The deal is less likely to fall apart the way they often
do when a buyer's inspection unexpectedly reveals a
problem, last minute.
The report provides full-disclosure protection from
future legal claims.
Advantages to the real estate agent:
Agents can recommend certified NACHI and
ASHI inspectors as opposed to being at the mercy of
buyer's choices in inspectors.
Sellers can schedule the inspections at seller's
convenience with little effort on the part of agents.
Sellers can assist inspectors during the inspections,
something normally not done during buyer's inspections.
Sellers can have inspectors correct any misstatements in
the reports before they are generated.
Reports help sellers see their homes through the eyes of
a critical, third-party, thus making sellers more
realistic about asking price.
Agents are alerted to any immediate safety issues found,
before other agents and potential buyers tour the home.
Repairs made ahead of time might make homes show better.
The reports provide third-party, unbiased opinions to
offer to potential buyers.
Clean reports can be used as marketing tools to help
sell the homes.
Reports might relieve prospective buyer's unfounded
suspicions, before they walk away.
Seller inspections eliminate buyer's remorse that
sometimes occurs just after an inspection.
Seller inspections reduce the need for negotiations and
11th - hour renegotiations.
Seller inspections relieve the agent of having to
hurriedly procure repair estimates or schedule repairs.
The reports might encourage buyers to waive their
Deals are less likely to fall apart the
way they often do when buyer's inspections unexpectedly
reveal problems, last minute.
Reports provide full-disclosure
protection from future legal claims.
Advantages to the home buyer:
The inspection is done already.
The inspection is paid for by the seller.
The report provides a more accurate, third-party view of
the condition of the home prior to making an offer.
A seller inspection eliminates surprise defects.
Problems are corrected or at least acknowledged prior to
making an offer on the home.
A seller inspection reduces the need for negotiations
and 11th - hour renegotiations.
The report might assist in acquiring financing.
A seller inspection allows the buyer to sweeten the
offer without increasing the offering price by waiving
Common myths about seller inspections:
Q. Don't seller inspections kill deals by forcing
sellers to disclose defects they otherwise wouldn't have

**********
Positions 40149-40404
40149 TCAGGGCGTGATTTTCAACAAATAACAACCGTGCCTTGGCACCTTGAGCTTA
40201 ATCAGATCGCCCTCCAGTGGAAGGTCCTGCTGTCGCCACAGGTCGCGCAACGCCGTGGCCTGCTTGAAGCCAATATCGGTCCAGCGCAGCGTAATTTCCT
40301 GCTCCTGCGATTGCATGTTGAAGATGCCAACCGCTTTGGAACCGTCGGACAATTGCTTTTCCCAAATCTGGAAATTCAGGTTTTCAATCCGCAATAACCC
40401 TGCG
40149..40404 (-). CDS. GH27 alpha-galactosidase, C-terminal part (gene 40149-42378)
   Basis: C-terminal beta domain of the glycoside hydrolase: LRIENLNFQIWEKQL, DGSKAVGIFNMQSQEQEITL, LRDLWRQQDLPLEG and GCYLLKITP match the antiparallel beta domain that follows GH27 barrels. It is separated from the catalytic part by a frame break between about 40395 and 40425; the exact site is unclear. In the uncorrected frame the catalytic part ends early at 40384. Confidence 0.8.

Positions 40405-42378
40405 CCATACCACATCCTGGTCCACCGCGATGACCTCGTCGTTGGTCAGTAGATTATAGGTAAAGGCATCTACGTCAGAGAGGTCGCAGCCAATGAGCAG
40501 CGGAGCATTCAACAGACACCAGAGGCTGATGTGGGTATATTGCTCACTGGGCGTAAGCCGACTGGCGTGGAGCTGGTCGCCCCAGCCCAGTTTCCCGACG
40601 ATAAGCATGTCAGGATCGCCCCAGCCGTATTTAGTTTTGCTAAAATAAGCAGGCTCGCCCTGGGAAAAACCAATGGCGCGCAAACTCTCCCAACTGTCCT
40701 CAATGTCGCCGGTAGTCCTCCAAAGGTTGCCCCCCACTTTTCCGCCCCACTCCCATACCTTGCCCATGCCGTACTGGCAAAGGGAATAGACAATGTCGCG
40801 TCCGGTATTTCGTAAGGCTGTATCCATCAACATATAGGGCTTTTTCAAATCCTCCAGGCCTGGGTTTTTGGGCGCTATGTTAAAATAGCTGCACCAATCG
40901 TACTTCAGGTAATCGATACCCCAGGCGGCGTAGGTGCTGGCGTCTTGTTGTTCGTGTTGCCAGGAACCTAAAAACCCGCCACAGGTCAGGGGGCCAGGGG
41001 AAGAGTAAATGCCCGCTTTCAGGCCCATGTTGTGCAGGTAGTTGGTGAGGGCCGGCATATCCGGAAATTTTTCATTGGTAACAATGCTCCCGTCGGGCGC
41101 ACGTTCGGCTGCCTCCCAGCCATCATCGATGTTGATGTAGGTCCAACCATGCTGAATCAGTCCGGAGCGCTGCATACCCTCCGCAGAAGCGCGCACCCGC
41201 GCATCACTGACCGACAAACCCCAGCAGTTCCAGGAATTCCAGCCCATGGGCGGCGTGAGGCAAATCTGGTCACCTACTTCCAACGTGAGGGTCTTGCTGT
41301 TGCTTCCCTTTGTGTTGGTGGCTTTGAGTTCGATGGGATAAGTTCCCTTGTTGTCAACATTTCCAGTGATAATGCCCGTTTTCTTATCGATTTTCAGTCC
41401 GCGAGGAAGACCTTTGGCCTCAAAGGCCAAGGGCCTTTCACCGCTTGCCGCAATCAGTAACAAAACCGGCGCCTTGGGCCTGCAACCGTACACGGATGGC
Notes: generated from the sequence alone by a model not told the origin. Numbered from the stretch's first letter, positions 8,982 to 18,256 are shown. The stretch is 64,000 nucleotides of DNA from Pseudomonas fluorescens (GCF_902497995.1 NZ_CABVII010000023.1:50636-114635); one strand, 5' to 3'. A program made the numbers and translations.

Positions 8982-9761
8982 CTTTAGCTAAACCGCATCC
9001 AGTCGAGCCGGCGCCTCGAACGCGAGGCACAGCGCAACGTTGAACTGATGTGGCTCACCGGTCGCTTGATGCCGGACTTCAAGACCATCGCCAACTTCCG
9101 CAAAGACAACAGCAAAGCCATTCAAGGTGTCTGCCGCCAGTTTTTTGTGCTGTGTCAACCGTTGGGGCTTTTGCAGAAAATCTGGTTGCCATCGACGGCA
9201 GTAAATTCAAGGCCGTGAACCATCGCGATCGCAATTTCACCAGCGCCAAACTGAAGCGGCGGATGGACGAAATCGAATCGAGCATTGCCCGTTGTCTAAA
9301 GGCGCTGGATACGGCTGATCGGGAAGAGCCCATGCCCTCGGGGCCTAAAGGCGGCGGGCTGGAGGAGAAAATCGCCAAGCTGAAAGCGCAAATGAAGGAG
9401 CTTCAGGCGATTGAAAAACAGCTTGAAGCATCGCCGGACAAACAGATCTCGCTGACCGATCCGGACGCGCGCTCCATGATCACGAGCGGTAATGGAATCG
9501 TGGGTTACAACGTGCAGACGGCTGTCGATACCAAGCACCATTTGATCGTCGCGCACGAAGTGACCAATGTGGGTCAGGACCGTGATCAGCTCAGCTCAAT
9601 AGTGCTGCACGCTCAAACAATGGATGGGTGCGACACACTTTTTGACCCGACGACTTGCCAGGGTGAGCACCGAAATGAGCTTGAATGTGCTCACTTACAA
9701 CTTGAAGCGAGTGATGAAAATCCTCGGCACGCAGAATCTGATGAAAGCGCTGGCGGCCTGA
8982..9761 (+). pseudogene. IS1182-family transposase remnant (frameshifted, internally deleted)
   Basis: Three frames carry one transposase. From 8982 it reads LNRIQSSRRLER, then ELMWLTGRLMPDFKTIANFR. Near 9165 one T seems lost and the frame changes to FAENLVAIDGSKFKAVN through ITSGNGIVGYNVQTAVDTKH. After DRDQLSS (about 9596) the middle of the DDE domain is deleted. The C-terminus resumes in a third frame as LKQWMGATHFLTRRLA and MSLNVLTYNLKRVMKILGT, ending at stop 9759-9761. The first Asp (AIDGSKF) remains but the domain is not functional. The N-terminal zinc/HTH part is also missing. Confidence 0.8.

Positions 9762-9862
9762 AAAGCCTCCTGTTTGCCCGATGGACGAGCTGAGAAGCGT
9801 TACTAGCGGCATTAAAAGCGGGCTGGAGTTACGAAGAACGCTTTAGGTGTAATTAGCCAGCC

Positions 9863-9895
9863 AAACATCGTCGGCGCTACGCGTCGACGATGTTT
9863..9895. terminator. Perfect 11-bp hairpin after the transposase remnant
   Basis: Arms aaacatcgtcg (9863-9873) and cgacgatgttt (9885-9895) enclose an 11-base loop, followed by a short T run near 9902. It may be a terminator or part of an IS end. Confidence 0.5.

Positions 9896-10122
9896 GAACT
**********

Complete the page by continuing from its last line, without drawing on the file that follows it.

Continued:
A. Any defect that is material enough to kill a real
estate transaction is likely going to be uncovered
eventually anyway. It is best to discover the problem ahead
of time, before it can kill the deal.
Q. Isn't a home inspector's liability increased by
having his/her reports be seen by potential buyers?
A. No. There is no liability in having your seller
permit someone who doesn't buy the property see your
report. And there is less liability in having a buyer rely
on your old report when the buyer is not your client and has
been warned not to rely on your report, than it is to work
directly for the buyer and have him be entitled to rely on
Q. Don't seller inspections take too much energy to
sell to make them profitable for the inspector?
But not when the inspector takes into account the marketing
benefit of having a samples of his/her product (the report)
being passed out to agents and potential buyers who are
looking to buy now in the inspector's own local market, not
to mention the seller who is likely moving locally and in
need of an inspector, plus the additional chance of
re-inspection work being generated for the inspector.
Q. A newer home in good condition doesn't need an
inspection anyway. Why should the seller have one done?
A. Unlike real estate agents whose job it is to
market properties for their sellers, inspectors produce
objective reports. If the property is truly in great shape
the inspection report becomes a pseudo marketing piece with
the added benefit of having been generated by an impartial
In summary, seller inspections streamline the
real estate sales process for all parties involved. We
recommend that every home be inspected before being put on
the market (listed) and recommends annual inspections for
homes that aren't for sale.